Semiautomation of multilocus sequence typing for the characterization of clinical isolates of Neisseria meningitidis

Citation
Sc. Clarke et al., Semiautomation of multilocus sequence typing for the characterization of clinical isolates of Neisseria meningitidis, J CLIN MICR, 39(9), 2001, pp. 3066-3071
Citations number
30
Language
INGLESE
art.tipo
Article
Categorie Soggetti
Clinical Immunolgy & Infectious Disease",Microbiology
Journal title
JOURNAL OF CLINICAL MICROBIOLOGY
ISSN journal
0095-1137 → ACNP
Volume
39
Issue
9
Year of publication
2001
Pages
3066 - 3071
Database
ISI
SICI code
0095-1137(200109)39:9<3066:SOMSTF>2.0.ZU;2-O
Abstract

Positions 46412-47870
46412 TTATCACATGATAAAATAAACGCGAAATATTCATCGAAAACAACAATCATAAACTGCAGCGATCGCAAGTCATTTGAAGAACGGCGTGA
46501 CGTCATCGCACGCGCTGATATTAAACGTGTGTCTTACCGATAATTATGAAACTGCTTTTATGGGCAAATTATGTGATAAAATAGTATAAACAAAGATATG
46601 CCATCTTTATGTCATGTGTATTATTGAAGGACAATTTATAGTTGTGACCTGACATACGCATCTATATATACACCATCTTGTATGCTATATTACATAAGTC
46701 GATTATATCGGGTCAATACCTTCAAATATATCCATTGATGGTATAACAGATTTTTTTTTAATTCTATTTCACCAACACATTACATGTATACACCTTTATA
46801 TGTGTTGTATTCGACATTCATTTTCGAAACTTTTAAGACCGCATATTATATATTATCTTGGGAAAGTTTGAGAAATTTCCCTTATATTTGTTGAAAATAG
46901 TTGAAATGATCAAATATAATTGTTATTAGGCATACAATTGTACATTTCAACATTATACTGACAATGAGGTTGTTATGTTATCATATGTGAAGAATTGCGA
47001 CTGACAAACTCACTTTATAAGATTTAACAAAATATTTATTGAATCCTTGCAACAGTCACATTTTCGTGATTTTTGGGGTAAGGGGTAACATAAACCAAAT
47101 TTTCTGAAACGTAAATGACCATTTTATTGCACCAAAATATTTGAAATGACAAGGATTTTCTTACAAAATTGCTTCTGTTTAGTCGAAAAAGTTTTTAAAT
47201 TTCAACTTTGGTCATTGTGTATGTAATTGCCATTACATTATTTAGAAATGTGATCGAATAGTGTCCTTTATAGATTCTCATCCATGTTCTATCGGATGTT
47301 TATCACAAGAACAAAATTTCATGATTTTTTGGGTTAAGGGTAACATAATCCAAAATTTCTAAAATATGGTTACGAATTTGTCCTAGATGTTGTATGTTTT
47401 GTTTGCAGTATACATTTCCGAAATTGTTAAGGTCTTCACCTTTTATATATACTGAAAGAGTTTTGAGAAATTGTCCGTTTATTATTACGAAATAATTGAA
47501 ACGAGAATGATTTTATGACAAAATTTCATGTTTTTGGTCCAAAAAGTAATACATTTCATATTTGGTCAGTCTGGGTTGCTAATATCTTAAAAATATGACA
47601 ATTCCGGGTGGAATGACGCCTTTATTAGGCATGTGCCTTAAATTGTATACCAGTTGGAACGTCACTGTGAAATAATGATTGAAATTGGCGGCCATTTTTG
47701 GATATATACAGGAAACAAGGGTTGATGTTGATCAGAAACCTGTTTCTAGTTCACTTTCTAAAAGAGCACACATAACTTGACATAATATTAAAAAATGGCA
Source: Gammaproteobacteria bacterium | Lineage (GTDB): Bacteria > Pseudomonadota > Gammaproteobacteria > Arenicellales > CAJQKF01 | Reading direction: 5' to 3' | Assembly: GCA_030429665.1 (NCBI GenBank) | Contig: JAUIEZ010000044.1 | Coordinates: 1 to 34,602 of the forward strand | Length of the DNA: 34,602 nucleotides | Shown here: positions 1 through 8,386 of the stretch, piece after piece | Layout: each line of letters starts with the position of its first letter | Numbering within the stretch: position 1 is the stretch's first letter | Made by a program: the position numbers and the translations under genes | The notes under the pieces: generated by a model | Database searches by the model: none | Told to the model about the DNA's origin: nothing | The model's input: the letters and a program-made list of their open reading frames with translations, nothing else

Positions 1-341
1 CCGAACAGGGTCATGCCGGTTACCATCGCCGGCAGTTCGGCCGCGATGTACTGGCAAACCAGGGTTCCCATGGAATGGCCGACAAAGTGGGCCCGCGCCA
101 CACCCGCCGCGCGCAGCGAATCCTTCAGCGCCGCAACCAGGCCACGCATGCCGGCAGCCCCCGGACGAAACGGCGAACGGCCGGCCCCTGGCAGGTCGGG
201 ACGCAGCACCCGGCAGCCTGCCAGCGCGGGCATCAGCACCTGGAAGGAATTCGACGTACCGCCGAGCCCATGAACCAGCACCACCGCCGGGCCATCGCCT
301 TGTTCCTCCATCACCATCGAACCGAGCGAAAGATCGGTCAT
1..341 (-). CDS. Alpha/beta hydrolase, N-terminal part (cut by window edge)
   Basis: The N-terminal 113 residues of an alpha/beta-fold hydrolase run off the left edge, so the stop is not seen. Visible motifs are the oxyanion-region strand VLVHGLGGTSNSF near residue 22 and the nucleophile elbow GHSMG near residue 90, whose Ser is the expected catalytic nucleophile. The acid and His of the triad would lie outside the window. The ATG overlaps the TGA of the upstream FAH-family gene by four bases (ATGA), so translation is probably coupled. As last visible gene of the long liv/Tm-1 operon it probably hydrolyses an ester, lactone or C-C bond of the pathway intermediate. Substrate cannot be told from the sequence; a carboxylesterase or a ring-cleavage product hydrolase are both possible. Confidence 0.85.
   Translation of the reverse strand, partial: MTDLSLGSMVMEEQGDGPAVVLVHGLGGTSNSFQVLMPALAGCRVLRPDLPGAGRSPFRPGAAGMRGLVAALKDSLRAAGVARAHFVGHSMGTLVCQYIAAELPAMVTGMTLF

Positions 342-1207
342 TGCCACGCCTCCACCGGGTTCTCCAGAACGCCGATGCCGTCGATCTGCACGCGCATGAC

The Scottish Meningococcus and Pneumococcus Reference Laboratory (SMPRL) pr ovides a national service for the laboratory confirmation of meningococcal and pneumococcal disease in Scotland. Part of this service includes the ser ogrouping of meningococcal isolates followed by typing and subtyping. The p rocedures for this are labor-intensive but important for the identification of linked cases and the surveillance of disease so that effective public h ealth measures can be taken. However, different strains of meningococci, su ch as those within the electrophoretic type 37 complex, occurring during ca se clusters of disease are now indistinguishable by current methods. The SM PRL has started using multilocus sequence typing (MLST) as a routine method for the characterization of isolates of Neisseria meningitidis. MLST produ ces nucleotide sequence data of seven housekeeping. genes providing results that are useful for public health management. However, the method is labor ious and time-consuming and therefore lends itself towards automation. The SMPRL therefore developed a semiautomated method for MLST using a 96-well f ormat liquid handler and an automated DNA sequencer. Semiautomated MLST is now provided as a reference service for Scotland. This work describes the m ethodology required for the characterization of N. meningitidis and highlig hts its usefulness for public health intervention.